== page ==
• Teachability: We teach, but we are also teachable. We are all learning daily and seeking to grow closer to the Lord. We all learn new things about God each time we read His Word. We will never be done learning. It’s important that we keep this attitude and practice, and it’s important that those we disciple see that we are still learning and growing in our faith. It also keeps our hearts in the right place. One of our biggest enemies in any ministry is pride. Humility needs to be central in our character, and teachability helps keep us there. A major part of teachability is spending time with God’s Word. We must be reading and learning the Word of God at least four times a week – daily is even better and is ideal, but at least four times a week is the goal we set.
  • Transparency: our commitment is one of offering the opportunity for disciples to walk alongside us, watching us as we live out our faith and wrestle with our own questions. We cannot make the mistake of giving fellow disciples a false picture of “perfection.” If we don’t know an answer to their question, we are honest and let them know that we will research it and share the answer the next time we meet. We can go to our own mentor or pastor and seek help. We must be honest, authentic, and realistic about the Christian life and our own walk. Vulnerability and transparency is part of our calling in this endeavor.
  • Trust: In all we do as disciple-makers, we need to trust God. He’s the One in control. He’s the One who will give us His wisdom. And our disciple is ultimately His disciple. I find it comforting to remember these facts. It can help us be better disciple-makers because we can rest in God’s leadership and knowing that He is in control. Trust Him, trust His word, and trust the Holy Spirit’s help.
  • Testing: We are all called to test the spirits of every teacher, every doctrine. We need to test our own hearts and test that we are staying true to God’s word. This is discernment, and we are all told to use it. Discernment is essential. Today, more than we’ve experienced in our lifetime, we are seeing heresies come into the Church. The Church has always struggled with believing false doctrines and holding on to “pet” ideas, but it just seems to have amped up in recent years. We must ask God for wisdom and discernment and then use them.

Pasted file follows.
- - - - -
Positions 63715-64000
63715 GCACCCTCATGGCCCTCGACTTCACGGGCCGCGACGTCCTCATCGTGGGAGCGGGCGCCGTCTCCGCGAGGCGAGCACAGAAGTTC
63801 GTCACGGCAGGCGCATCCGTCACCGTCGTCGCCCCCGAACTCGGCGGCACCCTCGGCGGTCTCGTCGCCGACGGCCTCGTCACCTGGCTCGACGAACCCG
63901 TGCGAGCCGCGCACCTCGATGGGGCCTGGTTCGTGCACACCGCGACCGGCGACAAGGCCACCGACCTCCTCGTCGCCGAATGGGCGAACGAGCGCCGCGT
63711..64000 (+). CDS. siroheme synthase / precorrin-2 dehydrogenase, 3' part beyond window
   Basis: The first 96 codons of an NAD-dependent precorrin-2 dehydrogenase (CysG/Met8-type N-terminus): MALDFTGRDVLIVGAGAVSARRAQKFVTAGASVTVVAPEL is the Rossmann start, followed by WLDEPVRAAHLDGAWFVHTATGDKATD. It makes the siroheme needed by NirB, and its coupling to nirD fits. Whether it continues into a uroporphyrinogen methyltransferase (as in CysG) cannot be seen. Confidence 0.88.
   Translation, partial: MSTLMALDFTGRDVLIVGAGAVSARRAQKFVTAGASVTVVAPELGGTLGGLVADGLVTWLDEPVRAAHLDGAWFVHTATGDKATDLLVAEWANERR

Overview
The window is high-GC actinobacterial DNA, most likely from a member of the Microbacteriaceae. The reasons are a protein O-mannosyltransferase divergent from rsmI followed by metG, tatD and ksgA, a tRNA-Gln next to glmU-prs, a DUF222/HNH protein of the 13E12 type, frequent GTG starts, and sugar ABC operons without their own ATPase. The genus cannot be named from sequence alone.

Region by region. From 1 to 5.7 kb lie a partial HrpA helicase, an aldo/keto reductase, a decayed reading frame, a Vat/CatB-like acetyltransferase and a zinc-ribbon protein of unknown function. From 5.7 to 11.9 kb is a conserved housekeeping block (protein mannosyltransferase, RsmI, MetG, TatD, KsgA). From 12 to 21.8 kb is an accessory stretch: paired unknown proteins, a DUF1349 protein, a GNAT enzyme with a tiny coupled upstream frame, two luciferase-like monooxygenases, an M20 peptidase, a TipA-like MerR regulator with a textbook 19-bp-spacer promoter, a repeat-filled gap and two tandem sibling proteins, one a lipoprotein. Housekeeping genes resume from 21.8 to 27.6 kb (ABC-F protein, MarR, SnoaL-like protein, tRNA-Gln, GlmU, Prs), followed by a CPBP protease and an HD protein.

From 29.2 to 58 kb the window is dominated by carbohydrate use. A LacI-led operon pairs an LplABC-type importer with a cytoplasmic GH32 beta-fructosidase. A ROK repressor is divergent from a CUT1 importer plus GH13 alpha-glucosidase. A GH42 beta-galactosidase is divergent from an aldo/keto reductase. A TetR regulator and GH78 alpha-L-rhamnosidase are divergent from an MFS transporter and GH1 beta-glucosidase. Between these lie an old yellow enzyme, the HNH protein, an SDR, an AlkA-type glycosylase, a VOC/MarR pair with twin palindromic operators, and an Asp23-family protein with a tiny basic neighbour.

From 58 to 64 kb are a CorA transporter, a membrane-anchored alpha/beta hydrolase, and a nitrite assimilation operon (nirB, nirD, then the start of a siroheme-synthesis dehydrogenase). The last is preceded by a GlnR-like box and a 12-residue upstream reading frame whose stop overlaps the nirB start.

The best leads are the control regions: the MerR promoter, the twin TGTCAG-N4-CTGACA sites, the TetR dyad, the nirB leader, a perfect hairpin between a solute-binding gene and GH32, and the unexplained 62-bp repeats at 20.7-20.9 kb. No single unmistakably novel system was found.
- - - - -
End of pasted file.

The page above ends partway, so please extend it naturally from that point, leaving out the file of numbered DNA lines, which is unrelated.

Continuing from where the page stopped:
• Testimonies: Testimonies are powerful. We are strengthened, and those we disciple are strengthened when we share what God has done in our lives. We are glorifying Him and acknowledging His work in our lives. Those who are being discipled should also share their testimonies with us and with others. It is also the most natural way to begin sharing the Gospel with others. We tell them the difference God has made in our lives or how He has helped us.  
  • Talk: First, is talking and listening to God in prayer. Prayer is a vital part of our walk with God and of helping our disciple grow in Christ. Second is listening to those we disciple as they talk. Having someone we’re ministering to or discipling open up and talk is one of the best things. We can hear their pain, their joy, and their needs. We should rejoice when they open up to us and being to really talk. And third is always being willing to talk about tough topics. We don’t want to always be talking and controlling the conversation; however, we do want to be open to discussing anything with those we disciple. We should let them ask the tough questions and wrestle with God’s word. Seriously, especially in today’s culture, we need to allow discussions about anything. If we are meeting in a group setting, we may want to steer the conversation a bit more, but one-on-one, we should let our disciples know they can ask us anything and talk about anything they need to. Sometimes it is the only way we can learn about wrong ideas, beliefs, and understandings they may have.